The concert will feature The Philadelphia Orchestra performing, live to picture, every note from Harry Potter and the Chamber of Secrets™, the second installment of the popular series. Audiences will be able to relive the magic of the film in high-definition projected on the big screen while hearing the live symphony orchestra perform John Williams’ Grammy-nominated score.
In Harry Potter and the Chamber of Secrets™, based on J.K. Rowling’s novel, cars fly, trees fight back and a mysterious house-elf comes to warn Harry Potter at the start of his second year at Hogwarts. Adventure and danger await when bloody writing on a wall announces: The Chamber of Secrets has been opened. To save Hogwarts will require all of Harry, Ron and Hermione’s magical abilities and courage.
WEDNESDAY, AUGUST 7 @ 8PM: Yannick Returns
Yannick Nézet-Séguin, conductor
Chausson Poème de l’amour et de la mer
Rachmaninoff Symphony No. 1*
Masquerade “draws its inspiration from the original mid-18th-century promenade concerts held in London’s pleasure gardens” according to composer Anna Clyne and was dedicated to the Proms’ concertgoers for which this piece originally premiered. This richly orchestrated work includes an old English country dance melody and a drinking song to add a festive flair to the program.
Chausson’s Poème de l’amour et de la mer, which translates to Poem of Love and the Sea, is a 19th-century song cycle about love, loss and the sea. This program, marking the return of Yannick Nézet-Séguin to SPAC’s podium, celebrates the interplay between the romantic texts of Maurice Bouchor and Chausson’s lush orchestration. According to Yannick, “This is just an amazing collection of poems and it got me thinking how color in symphonic music can be … a way of getting to a true soul of a piece.”
Closing the evening is Rachmaninoff’s Symphony No. 1.
THURSDAY, AUGUST 8 @ 8PM: American Idylls
Yannick Nézet-Séguin, conductor
Higdon blue cathedral*
Copland Appalachian Spring*
Respighi Fountains of Rome
Bates Anthology of Fantastic Zoology*
August 8 will feature three SPAC premieres: blue cathedral, an orchestral composition by the American composer Jennifer Higdon and one of the composer’s most performed works; the orchestral suite from Copland’s Appalachian Spring, the Pulitzer Prize-winning depiction of the American idyll, which also popularized the Shaker folk song “Simple Gifts”; and Mason Bates’ Anthology of Fantastic Zoology, titled after mythical creatures from the book of the same name by Argentinian literary giant Jorge Luis Borges. The work exploits the virtuosity of the Orchestra to evoke what the composer calls a “psychedelic bestiary.”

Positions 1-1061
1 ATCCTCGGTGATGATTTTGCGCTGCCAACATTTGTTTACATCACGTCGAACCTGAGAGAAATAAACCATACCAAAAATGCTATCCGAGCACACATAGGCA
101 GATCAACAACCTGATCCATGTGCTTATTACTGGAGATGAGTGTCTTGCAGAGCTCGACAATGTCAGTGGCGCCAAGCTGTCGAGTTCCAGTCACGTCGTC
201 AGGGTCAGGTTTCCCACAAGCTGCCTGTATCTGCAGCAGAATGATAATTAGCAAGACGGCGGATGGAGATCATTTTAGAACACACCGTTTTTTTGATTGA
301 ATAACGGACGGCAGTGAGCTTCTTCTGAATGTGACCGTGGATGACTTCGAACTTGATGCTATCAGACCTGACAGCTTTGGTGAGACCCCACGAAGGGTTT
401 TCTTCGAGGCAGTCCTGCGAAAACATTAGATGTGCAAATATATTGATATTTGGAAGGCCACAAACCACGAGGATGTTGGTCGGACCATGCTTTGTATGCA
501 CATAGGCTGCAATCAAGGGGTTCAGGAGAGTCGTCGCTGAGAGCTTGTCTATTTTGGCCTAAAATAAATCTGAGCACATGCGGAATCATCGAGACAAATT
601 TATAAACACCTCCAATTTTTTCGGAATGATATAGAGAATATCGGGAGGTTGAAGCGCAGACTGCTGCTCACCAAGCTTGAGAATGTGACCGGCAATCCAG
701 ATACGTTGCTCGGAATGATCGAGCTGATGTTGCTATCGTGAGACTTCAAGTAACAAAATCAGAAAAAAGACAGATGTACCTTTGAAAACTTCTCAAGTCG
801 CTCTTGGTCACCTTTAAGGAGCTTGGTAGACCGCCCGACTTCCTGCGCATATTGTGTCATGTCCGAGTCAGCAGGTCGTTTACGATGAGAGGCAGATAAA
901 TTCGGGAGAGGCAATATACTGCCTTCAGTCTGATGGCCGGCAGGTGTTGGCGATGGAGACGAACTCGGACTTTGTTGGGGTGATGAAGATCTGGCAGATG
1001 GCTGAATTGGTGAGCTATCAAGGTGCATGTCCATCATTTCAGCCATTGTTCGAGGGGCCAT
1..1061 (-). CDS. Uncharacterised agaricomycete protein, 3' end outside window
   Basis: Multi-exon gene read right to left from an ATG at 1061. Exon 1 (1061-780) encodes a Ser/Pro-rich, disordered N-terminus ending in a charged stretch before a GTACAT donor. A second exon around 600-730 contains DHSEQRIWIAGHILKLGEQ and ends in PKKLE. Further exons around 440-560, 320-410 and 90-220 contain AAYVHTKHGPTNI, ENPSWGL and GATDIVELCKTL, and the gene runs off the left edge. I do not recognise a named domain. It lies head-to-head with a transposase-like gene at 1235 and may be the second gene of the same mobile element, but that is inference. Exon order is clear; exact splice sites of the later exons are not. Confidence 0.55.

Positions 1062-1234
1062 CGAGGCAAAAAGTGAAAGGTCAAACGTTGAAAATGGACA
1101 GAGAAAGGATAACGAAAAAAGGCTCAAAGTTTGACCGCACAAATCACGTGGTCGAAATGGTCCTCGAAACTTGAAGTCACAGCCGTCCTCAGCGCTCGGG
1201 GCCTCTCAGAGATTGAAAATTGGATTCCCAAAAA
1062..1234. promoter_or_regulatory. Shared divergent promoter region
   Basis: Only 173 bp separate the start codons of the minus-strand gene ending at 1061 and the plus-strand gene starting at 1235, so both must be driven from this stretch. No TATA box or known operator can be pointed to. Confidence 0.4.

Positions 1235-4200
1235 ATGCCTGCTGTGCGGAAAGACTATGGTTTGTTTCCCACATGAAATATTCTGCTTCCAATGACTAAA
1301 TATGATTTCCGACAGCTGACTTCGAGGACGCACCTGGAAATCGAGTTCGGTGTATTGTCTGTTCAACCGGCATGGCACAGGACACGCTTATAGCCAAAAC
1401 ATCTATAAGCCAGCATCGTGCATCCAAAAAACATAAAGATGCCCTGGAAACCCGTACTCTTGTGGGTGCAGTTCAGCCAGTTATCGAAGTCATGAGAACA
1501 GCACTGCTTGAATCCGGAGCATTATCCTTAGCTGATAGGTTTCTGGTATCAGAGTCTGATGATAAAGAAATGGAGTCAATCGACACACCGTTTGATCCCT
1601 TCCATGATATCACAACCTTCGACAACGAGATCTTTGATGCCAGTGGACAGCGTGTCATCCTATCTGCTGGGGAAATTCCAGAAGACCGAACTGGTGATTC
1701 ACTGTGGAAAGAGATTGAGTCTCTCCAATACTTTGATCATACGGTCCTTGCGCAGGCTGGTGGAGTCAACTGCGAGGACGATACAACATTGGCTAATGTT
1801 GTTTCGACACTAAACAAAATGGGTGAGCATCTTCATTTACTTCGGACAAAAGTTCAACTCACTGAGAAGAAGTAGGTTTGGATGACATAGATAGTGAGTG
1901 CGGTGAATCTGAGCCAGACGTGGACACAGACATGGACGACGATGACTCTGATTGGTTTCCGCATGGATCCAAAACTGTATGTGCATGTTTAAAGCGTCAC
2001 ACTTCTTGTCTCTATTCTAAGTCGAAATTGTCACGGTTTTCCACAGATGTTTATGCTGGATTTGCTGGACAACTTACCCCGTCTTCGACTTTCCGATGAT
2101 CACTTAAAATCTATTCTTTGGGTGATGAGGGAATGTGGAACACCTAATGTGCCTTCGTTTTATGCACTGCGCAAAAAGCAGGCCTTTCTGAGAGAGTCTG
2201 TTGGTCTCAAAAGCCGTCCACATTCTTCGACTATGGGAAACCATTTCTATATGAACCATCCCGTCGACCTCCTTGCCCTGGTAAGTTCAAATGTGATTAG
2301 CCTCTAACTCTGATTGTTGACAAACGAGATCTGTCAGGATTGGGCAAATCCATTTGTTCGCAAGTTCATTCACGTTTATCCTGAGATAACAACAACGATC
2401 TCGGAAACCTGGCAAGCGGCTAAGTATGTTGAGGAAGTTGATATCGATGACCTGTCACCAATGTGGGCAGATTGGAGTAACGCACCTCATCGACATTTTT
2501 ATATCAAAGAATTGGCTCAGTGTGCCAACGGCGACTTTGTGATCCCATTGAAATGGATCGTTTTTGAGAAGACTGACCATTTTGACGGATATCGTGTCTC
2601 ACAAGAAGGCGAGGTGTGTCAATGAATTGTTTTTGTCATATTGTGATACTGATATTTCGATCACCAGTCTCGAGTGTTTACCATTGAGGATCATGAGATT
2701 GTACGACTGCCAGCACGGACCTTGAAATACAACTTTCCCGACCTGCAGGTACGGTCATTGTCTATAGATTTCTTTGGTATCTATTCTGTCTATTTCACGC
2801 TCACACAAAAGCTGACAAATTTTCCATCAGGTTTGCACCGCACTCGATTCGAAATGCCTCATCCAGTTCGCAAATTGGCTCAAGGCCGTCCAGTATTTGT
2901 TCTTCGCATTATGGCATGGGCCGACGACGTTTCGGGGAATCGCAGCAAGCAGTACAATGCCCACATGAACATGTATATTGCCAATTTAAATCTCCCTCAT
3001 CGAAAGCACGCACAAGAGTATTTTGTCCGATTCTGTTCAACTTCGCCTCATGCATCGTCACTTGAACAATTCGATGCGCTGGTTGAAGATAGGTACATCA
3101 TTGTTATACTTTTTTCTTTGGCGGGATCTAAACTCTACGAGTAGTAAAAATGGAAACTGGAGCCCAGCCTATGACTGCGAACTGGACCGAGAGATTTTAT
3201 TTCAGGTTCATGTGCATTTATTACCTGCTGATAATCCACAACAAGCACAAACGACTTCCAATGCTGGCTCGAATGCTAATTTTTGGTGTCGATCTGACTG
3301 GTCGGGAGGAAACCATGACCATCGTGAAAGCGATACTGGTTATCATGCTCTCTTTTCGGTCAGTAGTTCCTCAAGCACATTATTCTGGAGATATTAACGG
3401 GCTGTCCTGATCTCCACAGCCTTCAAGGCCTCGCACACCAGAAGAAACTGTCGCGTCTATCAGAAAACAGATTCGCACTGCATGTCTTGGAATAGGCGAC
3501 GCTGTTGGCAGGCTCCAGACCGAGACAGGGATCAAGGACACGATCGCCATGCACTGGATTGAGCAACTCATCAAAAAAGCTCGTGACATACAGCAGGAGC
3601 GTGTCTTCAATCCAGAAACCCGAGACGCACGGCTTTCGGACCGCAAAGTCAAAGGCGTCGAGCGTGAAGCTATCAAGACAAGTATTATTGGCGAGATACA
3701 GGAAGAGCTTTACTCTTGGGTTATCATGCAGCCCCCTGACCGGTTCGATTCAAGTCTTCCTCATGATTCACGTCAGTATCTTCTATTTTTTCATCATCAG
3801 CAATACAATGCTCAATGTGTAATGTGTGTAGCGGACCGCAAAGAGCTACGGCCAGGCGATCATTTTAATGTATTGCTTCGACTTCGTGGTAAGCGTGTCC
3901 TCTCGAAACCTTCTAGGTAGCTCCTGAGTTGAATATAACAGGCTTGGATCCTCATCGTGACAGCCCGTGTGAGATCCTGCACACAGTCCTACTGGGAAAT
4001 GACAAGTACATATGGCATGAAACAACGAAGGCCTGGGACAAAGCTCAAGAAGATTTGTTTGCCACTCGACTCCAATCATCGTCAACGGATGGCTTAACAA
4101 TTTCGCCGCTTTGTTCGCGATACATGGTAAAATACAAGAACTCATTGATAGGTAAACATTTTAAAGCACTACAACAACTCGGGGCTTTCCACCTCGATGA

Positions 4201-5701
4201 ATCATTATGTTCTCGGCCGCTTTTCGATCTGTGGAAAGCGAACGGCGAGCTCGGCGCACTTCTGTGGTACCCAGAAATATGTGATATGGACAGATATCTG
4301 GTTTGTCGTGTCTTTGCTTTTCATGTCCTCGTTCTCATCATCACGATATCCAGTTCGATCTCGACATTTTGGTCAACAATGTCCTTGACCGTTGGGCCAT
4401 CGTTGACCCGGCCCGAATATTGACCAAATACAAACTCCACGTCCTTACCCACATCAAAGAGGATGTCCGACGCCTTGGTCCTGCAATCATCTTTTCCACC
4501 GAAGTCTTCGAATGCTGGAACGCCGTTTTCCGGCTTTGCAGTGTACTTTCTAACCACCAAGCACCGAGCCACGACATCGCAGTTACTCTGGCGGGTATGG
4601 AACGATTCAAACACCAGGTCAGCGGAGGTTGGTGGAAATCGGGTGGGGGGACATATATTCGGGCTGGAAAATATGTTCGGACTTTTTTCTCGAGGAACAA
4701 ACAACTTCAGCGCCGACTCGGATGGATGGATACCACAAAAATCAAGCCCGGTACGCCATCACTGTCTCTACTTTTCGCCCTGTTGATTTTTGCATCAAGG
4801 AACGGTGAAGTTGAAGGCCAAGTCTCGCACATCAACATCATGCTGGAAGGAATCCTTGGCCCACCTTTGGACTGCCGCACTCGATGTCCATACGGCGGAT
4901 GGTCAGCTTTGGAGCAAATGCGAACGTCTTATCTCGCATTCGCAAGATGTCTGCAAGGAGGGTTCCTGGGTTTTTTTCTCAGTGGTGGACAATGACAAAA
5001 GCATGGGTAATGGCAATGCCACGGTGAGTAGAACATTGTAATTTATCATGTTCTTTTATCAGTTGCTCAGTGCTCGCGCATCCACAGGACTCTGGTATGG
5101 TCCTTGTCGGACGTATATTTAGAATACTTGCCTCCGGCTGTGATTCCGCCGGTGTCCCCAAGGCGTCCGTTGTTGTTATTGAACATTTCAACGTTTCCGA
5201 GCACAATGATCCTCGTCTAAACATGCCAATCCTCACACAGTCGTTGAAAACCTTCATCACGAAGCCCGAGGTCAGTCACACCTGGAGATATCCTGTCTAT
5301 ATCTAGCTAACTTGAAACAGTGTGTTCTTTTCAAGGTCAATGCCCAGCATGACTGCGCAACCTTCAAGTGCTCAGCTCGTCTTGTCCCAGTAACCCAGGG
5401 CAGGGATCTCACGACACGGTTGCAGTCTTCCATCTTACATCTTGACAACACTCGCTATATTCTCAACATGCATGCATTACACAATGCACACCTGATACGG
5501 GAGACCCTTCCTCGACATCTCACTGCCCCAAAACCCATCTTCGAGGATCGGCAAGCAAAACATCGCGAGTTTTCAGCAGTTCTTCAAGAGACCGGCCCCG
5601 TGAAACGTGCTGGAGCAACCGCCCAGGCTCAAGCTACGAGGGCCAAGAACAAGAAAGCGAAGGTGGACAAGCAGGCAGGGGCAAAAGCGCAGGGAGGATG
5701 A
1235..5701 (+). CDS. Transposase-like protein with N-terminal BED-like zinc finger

Fountains of Rome, the piece that eventually put Respighi on the international map, celebrates four of the city’s famous fountains as a highlight of this aquatic-themed program.
FRIDAY, AUGUST 9 @ 8PM: South American Sounds
Miguel Harth-Bedoya, conductor
Elizabeth Hainen, harp
Márquez Danzón No. 2
Ginastera Harp Concerto*
López Perú negro*
Under the baton of Peruvian conductor Miguel Harth-Bedoya, making his first-ever SPAC appearance, this program will transport listeners to South America with three SPAC premieres that explore the sounds of Argentina and Peru.
The effervescent Harp Concerto by the celebrated Argentinian composer Alberto Ginastera was premiered by The Philadelphia Orchestra in 1965 and is today performed by the current principal harp, Elizabeth Hainen, considered one of classical music’s great harp ambassadors. Hailed by the Washington Post for her “unusual presence with silky transparency” and by the New York Times for her “earthy solidarity,” she has thrilled audiences throughout the world with programs showcasing the diversity—and virtuosity—of her modern-day instrument.
The allure of tangos and other dance-inflected rhythms merge in Piazzolla’s sultry music with his sophisticated compositional training in Paris, where he went at the urging of Ginastera. Tangazo is one of Piazzolla’s late compositions, which he originally wrote for a small ensemble and then arranged for full orchestra. The concert concludes with Perú negro by the young Peruvian composer Jimmy López. A celebration of AfroPeruvian traditions, the work honors López’s compatriot, this concert’s conductor, Miguel Harth-Bedoya, by using a four-note theme based on his initials.
SATURDAY, AUGUST 10 @ 8PM: Disney • Pixar’s Up in Concert
Constantine Kitsopoulus, conductor
Giacchino Up (complete with film)*
Making its SPAC premiere as part of the film’s 10th anniversary, Disney • Pixar’s Up in Concert will be screened alongside The Philadelphia Orchestra performing its Academy® and Grammy® Award-winning score, live to picture as the second film in the popular “Cinema Series at SPAC.”
The Academy Award-winning film features a 78-year-old curmudgeonly balloon salesman named Carl as its hero. When he ties thousands of balloons to his house and flies away to the wilds of South America, he finally fulfills his lifelong dream of adventure. But after Carl discovers an 8-year-old stowaway named Russell, this unlikely duo soon finds themselves on a hilarious journey in a lost world filled with danger and surprises.